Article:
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The Price of Everything

Solving the Mystery of Why We Pay What We Do

By Eduardo Porter

Back in the 18th century, Adam Smith believed that products had an unshakable value equal to the cost of the labor put into them. Porter has a different idea. Prices - how they are set, how people react to them - can tell us who people really are.

Porter marshals an impressive array of research to show all the ways consumers can be shortsighted, self-indulgent, oblivious and inconsistent - not to mention hugely vulnerable to profit-eyed marketers. The information age has further scrambled the relationship between labor and value. How would Smith explain the existence of an iPhone app called "I Am Rich," which did nothing but flash a red gem on the screen and retailed for $999? Or the computer users who routinely buy new cartridges rather than refills for their printers, effectively laying out $4,731 per gallon of ink?

Most of Porter's evidence is culled from sources like the National Bureau of Economic Research and The Journal of Economic Perspectives - outlets that routinely publish fascinating research cloaked in jargon. His main feat lies in scouring, translating and synthesizing the latest findings of social science into something that the curious layperson would actually enjoy reading.

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Study of young children offered choice of chocolate or broccoli were more than twice as likely to take vegetable if it had a sticker of Elmo on it.

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90% Americans think polygamy is morally wrong - more than those against human cloning, abortion or the death penalty. Yet it has been popular, and taken for granted, for most of human history. Polygamy gives women more options: they can marry above their station. "Which woman wdn't rather be John Kennedy's third wife than Bozo the Clown's first?"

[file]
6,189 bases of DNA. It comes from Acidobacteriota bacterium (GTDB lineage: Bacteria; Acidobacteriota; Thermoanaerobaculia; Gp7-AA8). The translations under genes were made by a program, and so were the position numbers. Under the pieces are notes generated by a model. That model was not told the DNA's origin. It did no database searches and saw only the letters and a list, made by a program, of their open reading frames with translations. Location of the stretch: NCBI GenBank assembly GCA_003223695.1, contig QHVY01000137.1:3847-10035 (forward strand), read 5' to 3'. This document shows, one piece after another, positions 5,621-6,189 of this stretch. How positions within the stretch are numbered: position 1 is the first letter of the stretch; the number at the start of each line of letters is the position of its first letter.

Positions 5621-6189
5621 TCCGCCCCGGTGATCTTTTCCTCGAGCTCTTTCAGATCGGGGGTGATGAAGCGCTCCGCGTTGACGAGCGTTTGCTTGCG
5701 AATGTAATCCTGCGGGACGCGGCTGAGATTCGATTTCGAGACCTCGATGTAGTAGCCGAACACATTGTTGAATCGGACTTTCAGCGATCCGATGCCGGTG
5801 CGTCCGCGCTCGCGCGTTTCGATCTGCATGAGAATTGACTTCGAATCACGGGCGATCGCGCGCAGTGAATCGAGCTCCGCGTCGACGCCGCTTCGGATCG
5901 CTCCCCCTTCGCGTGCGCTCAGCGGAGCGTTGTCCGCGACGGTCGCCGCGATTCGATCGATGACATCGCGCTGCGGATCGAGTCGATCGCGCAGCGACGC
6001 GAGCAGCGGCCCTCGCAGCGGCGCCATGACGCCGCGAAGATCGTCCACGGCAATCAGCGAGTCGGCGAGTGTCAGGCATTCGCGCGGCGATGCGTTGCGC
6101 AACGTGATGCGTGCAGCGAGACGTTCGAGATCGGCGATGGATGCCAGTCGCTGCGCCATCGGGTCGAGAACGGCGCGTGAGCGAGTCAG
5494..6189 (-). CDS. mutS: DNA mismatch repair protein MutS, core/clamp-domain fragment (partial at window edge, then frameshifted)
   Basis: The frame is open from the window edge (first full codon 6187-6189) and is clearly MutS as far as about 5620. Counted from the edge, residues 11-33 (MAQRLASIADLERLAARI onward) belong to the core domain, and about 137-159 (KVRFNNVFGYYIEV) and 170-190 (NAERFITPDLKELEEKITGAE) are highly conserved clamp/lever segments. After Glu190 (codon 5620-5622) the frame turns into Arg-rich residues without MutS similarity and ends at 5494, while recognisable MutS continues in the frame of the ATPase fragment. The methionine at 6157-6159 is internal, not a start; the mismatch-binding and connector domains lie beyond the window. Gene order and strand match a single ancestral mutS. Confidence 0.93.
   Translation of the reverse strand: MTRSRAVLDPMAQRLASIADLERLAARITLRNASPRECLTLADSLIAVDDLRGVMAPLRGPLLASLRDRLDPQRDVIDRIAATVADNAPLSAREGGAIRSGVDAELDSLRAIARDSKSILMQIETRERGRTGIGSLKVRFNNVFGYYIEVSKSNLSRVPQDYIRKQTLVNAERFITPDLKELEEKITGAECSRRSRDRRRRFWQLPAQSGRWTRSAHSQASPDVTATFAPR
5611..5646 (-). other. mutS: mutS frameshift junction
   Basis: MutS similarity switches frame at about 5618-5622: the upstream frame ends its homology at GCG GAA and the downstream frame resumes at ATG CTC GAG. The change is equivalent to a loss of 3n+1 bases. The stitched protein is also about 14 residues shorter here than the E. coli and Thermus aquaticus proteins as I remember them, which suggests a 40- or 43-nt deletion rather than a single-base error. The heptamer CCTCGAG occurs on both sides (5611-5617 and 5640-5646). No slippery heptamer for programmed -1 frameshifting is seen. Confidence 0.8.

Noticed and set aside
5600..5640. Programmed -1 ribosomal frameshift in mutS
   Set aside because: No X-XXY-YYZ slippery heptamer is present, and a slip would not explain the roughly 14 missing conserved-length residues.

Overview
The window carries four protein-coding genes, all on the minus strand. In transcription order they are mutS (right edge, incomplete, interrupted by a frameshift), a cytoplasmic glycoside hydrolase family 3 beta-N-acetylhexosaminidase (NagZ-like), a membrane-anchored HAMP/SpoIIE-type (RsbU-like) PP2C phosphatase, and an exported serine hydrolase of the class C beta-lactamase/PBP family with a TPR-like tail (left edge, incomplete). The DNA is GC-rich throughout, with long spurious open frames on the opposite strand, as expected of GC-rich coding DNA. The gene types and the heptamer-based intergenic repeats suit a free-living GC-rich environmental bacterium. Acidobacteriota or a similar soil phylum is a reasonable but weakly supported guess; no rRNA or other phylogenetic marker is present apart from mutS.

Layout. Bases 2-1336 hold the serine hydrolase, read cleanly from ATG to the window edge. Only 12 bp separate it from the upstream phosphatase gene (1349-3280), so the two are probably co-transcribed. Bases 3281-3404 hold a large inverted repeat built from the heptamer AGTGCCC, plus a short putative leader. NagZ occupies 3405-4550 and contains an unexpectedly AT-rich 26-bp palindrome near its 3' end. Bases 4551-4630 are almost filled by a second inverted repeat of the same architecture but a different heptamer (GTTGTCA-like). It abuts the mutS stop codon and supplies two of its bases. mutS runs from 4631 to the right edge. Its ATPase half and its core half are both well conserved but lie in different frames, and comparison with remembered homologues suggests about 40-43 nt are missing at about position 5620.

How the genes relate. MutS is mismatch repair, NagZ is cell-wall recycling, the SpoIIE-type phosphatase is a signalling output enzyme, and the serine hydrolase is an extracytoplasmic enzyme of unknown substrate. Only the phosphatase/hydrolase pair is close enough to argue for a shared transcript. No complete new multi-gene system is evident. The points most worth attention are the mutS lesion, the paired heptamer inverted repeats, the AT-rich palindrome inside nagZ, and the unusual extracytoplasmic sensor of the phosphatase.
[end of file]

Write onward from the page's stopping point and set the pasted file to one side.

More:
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By the 1980's men and women discovered that the things the family had been designed to provide - dinner, laundry, sex and kids - cd be had without it.

Radiohead's 2007 expt with putting album online and asking downloaders to pay what they thought it was worth.They made abt $2.26 a download, which wasn't bad because they didn't have to share any of it with a record company. And then when the album was released as CD, sold 3 million copies (twice sales of previous 2 albums).

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M.I.T expt where offered students a choice of a $10 Amazon gift card for $1 or a $20 card for $8. Almost everyone made rational choice and took the $20 card because it offered more profit. But when they reduced the price of each item by $1, a funny thing happened - everyone switched to the free $10 card, even tho the alternative wd have netted them $13.

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Some autors have found the same. Paulo Coelho, the best selling author of The Alchemist claimed file-sharing boosted sales of hard copies of his book in Russia by several orders of magnitude.

'Bookaneering'. In 1790 US Congress passed first American copyright law, protecting American books for 14 years after publication. So American printers cd copy everyone else's work. Even when changed the law in 1891 (because American authors were being pirated in Europe, they only protected foreign works if they were typeset in US. This lasted until 1986, leading many European authors to complain abt 'bookaneering' American piracy.

Members of Congress claimed that it provided cheap books for an increasingly literate society.